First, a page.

The Ethical Investor is Stockhead’s weekly look at ESG moves on the ASX. This week’s special guest is Head of Sustainability at JANA Investment Advisers, Rachel Halpern.

We’re sticking with the COP26 theme this week, as the world climate summit in Glasgow goes into full swing, with one full week still to go.

The summit hasn’t produced any mouth-gaping results but instead, has put an exclamation mark on the divide between rich and poor countries.

There was a sense the summit could be derailed unless rich countries meet their ‘obligations’ to the poorer ones.

China and India said they want the West to honour its US$100 billion a year commitment made during the 2015 Paris Agreement, to help poorer countries transition into renewables.

“Justice would truly be served if pressure was put on those countries that have not lived up to their climate commitments,” said India PM Narendra Modi, whose country is the third biggest greenhouse emitter behind China and the US.

Modi, for his part, surprised the summit by announcing a 2070 target for India on zero emissions – compared to China which maintained its 2060 target and Western nations with a 2050 target.

President Biden, in his closing speech, promised US$1.75 trillion to tackle climate change back home, a package that has yet to pass Congress approval.

He also criticised China’s President Xi for not attending, calling it a ‘big mistake’. China responded by saying that it would “do what it says” when it came to its low-carbon development.

In a win for renewables, major coal users have pledged to shift away from fossil fuel.

A statement that was signed by 190 nations vowed to quit coal, but as expected, the list doesn’t include the world’s largest coal-dependent countries like China, India the US, and of course, Australia.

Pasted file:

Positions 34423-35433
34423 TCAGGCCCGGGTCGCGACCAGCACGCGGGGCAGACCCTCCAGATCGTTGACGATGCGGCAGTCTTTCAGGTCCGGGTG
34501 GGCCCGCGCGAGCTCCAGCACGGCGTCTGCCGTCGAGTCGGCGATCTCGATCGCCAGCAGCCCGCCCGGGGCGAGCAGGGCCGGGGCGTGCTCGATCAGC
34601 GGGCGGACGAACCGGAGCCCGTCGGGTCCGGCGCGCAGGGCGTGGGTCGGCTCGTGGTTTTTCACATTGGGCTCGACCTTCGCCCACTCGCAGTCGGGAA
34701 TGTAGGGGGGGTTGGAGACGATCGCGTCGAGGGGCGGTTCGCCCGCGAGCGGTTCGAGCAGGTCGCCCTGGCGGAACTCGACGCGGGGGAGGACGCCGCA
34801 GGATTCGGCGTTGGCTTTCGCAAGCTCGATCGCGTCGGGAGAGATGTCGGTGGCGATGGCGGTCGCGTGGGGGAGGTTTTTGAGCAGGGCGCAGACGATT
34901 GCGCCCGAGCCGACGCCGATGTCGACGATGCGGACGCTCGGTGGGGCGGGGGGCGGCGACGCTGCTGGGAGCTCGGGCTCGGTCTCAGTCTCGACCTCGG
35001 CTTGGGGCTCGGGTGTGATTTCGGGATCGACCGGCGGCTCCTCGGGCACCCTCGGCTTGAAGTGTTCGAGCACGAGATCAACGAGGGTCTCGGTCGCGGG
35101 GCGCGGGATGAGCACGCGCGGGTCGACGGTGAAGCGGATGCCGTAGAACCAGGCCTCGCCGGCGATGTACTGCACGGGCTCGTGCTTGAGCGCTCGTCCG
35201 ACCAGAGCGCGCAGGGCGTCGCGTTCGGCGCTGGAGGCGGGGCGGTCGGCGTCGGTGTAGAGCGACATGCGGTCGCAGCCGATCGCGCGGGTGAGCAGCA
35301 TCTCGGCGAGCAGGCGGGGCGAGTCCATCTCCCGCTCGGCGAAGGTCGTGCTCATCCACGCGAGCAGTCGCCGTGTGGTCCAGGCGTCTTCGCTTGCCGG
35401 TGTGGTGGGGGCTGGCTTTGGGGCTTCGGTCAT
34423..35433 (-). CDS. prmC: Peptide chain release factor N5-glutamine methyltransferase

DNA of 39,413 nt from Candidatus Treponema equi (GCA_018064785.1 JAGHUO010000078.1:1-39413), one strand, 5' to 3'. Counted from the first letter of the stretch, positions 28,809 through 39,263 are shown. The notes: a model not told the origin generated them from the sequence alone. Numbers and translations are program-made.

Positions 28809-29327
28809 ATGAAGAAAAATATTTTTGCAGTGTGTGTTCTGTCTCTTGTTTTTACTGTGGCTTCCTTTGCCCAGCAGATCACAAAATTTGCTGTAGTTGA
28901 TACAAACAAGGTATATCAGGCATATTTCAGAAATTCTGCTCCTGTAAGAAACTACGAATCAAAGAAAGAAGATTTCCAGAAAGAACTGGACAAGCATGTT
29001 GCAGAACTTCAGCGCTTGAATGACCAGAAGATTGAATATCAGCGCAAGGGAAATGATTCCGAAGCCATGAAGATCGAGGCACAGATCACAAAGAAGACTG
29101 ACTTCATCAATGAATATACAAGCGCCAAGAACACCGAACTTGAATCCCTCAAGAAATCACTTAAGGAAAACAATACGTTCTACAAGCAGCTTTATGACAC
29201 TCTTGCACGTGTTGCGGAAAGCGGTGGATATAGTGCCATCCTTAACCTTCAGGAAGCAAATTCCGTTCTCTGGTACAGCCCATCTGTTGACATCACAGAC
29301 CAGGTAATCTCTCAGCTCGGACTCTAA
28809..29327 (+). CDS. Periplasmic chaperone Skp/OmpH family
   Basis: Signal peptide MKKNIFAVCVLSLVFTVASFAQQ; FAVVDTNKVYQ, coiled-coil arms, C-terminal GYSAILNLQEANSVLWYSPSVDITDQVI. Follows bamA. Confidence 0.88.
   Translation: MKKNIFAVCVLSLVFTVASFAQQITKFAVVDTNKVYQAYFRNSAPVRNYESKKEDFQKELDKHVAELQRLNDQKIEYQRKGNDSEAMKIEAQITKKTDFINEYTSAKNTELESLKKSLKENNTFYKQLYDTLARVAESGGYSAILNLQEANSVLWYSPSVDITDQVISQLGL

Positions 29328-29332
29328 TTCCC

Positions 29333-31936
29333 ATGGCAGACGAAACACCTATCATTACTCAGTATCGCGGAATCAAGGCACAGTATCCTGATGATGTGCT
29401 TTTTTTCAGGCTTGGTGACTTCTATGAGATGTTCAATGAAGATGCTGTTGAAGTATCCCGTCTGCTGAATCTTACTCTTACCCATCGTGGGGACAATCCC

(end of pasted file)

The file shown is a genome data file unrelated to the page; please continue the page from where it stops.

Meanwhile, teenage climate activist Greta Thunberg gave a fiery speech near the COP26 conference venue, leading protestors in a chant “You can shove your climate crisis up your arse” to the tune of nursery “She’ll be coming ‘round the mountain.”



What’s happening in Australia

Australia’s official commitment to the Summit is a 2030 target of 26-28% below 2005 levels, and net zero by 2050.

PM Morrison used his speech to reiterate the significant role technology would play in meeting this goal.

“18 months the world was staring to the abyss of a one in a 100-year pandemic, the vaccines we would need – not only had they not been invented, had never been a vaccine for the coronavirus.

“But here we are, billions vaccinated, and the world is reclaiming what COVID has taken from us.”

He went on to say that the challenge of combatting climate change will be met in the same way – “by those, largely not in this room. It will be our scientists, our technologists, our engineers, our entrepreneurs that will actually chart the path to net zero.”

But his Glasgow contingent has come under criticism and was the subject of ridicule, after a model of a carbon capture project by major fossil fuel player Santos was displayed at the front of Australia’s pavilion at the summit.

Santos’ $220m Moomba project in South Australia was announced on Monday, in which the government said it could receive carbon credit rebate from taxpayers.

Source: SBS

This week’s ethical investor – Rachel Halpern, Head of Sustainability at JANA Investment Advisers

Rachel Halpern has decades of experience in developing investment strategies which minimise regulatory and fiduciary risk through the effective integration of environmental, social and governance (ESG).

She’s the Head of Sustainability at JANA Investment Advisers, with a focus on managing climate change risk for Australia’s leading institutional investment clients.

Rachel Halpern of JANA Investment

What key outcomes are you looking for from the COP26 summit?

Co-ordinated alignment between capital markets and policy makers so that there is consistent, fair and efficient direction of resources towards addressing the climate emergency. To this end, we are particularly looking for a resolution of Article 6.